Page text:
"You never know with the Dodgers. They are a great team with great hitters," said Aguilar. "We have to watch out with everybody there. They already showed it. We know what they can do."
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In the visitors' clubhouse, the Dodgers found positives in the way they battled relievers Xavier Cedeno, Joakim Soria, Jeffress and Knebel after the Brewers went all-in with Hader for three innings.
Hader will not be available in Game 2. Counsell had hoped to stay away from Knebel to account for that, but the plan changed.
"I think the fact we were able to get their guys going and give them long innings when we could, especially toward the end of the game, was huge," said Dodgers catcher Yasmani Grandal, whose long night included a pair of passed balls and two of L.A.'s four errors. "Obviously, they like using their 'pen. The faster we can get in it [in Game 2], the better."
Counsell considered the aggressive approach worth it. It's how he has managed throughout the Brewers' winning streak.
"We won the ballgame," said Hader. "That's the end accomplishment right there, is getting that win first game of the championship series. So it's huge, especially against this team."
MOMENTS THAT MATTERED
Jeffress vs. Puig: The Brewers entered the eighth inning with a 6-1 lead, but it looked like it was getting away. Grandal singled off Cedeno and Chris Taylor did the same against Soria before Muncy walked to load the bases with two outs and prompt a call for Jeffress, who was the Brewers' best right-handed reliever during the regular season but showed the slightest signs of cracking during the NLDS. Machado greeted him with a two-run single, and Matt Kemp followed with another run-scoring single before Jeffress finally escaped the threat with a strikeout of Yasiel Puig.
Knebel vs. Turner: There was more trouble in the ninth, when Knebel walked Joc Pederson with two outs and Taylor tripled on a deep drive to right-center field that landed in but then bounced out of Cain's glove. That left the tying runner at third for the hot-hitting Turner, who fanned at a high fastball to end the game.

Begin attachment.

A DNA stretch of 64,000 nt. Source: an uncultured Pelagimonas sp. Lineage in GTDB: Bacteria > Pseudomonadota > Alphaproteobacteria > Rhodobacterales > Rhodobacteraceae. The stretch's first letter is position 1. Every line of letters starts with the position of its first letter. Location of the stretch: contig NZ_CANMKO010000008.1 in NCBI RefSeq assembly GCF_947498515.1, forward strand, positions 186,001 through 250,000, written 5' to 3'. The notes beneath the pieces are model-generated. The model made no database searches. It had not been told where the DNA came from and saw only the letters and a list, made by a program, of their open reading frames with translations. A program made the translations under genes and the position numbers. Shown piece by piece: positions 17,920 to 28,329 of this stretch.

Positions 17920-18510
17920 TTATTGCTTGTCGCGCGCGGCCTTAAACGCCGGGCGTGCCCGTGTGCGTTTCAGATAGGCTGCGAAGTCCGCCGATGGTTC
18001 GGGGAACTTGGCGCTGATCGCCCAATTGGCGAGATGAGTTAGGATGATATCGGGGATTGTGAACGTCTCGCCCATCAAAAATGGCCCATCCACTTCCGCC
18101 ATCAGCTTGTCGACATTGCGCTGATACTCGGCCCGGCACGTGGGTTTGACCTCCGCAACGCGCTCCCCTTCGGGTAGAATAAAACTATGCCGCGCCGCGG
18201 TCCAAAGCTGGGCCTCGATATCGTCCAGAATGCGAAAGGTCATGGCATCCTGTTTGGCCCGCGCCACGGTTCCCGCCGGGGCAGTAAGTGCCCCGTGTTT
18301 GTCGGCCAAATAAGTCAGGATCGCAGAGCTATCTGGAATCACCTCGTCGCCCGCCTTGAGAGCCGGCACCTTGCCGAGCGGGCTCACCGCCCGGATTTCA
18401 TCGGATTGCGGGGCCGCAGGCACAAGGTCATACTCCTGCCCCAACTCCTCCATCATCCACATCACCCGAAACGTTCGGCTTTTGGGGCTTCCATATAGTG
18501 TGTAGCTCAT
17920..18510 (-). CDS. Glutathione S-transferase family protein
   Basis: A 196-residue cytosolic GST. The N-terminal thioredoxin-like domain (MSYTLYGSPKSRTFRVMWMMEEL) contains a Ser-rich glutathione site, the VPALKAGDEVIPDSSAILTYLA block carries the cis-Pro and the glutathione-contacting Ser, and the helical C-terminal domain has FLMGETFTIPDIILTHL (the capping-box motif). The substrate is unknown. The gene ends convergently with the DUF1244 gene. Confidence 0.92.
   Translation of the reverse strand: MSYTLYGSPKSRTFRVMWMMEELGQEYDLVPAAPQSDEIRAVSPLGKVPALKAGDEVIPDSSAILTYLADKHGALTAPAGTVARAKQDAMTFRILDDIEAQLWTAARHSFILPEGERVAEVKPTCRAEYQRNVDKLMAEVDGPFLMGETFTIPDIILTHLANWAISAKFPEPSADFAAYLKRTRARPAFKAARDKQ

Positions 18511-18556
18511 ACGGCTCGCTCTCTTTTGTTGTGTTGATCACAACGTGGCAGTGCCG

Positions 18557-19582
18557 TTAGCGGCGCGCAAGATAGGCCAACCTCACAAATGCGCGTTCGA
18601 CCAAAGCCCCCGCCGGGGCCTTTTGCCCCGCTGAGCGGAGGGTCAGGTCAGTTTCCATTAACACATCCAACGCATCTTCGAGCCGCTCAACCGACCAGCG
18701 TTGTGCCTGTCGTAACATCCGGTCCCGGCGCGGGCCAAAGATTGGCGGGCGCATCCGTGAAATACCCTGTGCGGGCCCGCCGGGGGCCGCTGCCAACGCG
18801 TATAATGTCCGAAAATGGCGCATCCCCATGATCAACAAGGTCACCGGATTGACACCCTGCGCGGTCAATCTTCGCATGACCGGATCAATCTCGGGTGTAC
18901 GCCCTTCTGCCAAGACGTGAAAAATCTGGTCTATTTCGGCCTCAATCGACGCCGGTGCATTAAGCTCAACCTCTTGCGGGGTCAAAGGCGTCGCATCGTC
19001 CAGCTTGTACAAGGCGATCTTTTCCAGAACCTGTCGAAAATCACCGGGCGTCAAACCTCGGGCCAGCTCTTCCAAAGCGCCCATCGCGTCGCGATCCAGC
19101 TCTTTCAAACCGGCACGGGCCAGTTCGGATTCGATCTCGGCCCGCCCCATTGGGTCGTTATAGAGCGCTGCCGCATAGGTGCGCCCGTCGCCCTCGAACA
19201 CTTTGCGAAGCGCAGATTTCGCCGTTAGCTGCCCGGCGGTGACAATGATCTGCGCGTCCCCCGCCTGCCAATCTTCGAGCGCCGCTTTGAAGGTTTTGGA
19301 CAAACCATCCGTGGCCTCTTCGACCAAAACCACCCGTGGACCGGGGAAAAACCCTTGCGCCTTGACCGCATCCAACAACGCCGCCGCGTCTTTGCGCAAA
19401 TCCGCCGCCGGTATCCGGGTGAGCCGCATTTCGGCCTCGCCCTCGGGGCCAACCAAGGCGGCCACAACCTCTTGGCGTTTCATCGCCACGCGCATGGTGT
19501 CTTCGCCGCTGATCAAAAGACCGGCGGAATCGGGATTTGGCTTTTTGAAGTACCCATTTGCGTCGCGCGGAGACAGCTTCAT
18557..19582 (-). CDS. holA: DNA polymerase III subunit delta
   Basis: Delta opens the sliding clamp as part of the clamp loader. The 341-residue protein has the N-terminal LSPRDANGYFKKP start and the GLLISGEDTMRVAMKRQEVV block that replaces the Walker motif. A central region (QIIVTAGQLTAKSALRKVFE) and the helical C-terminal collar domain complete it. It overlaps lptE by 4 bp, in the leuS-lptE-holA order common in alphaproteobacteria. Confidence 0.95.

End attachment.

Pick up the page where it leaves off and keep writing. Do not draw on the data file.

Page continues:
Woodruff became the first Milwaukee pitcher to homer in the postseason since Lew Burdette of the Milwaukee Braves went deep against the Yankees in Game 2 of the 1958 World Series. Too bad there was no Statcast™ to compare Burdette's trot around the bases to Woodruff's mad dash.
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"That was the next level up," said Counsell. "I've never seen Brandon like that. To make the first run your team scores in the NLCS a homer off Clayton Kershaw, that's how you should run around the bases. That's exactly how you should run around the bases. The thing is, it just fired everybody up. The crowd went crazy. And our dugout, it certainly changed the energy in our dugout from what you think is going to be kind of a grinded-out game against Clayton. When that happens, it gives everybody life."
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HE SAID IT
"I'm hungry. I want a burger. I better get one in my locker tomorrow somehow." -- Gonzalez, referring to a decades-old promotion from a local diner, George Webb, which promised free hamburgers should the local baseball team win 12 games in a row. Before now, it had only paid off once before, when the 1987 Brewers began the season 13-0. Fans can get their free burgers on Thursday from 2-6 p.m. CT.
• Brewers' win means free burgers for Wisconsin
"Get one for me, Gio!" -- Perez, from the next locker over
MITEL REPLAY OF THE DAY
Amid all the things that went right for the Brewers in the third and fourth innings was also a winning challenge. That didn't happen often during the regular season, when Milwaukee went 7-27. But Counsell won one after Santana's caught stealing in the fourth inning was overturned upon review, putting him on second base for Braun's two-out RBI single.
Leading off the top of the ninth inning, Cody Bellinger pulled a grounder to the right side of second base. Shifted third baseman Mike Moustakas made a diving stop and threw to first base, with Bellinger being called safe. The Brewers challenged and won again, as the call was overturned.
"Watching the play live, I thought it was a lot less close than it looked," Knebel said. "I thought for sure Moose got him there. Seeing the replay, that it was a close play, but we got him, it was a good sight. We actually got the call. I love that."
Adam McCalvy has covered the Brewers for MLB.com since 2001. Follow him on Twitter @AdamMcCalvy and like him on Facebook.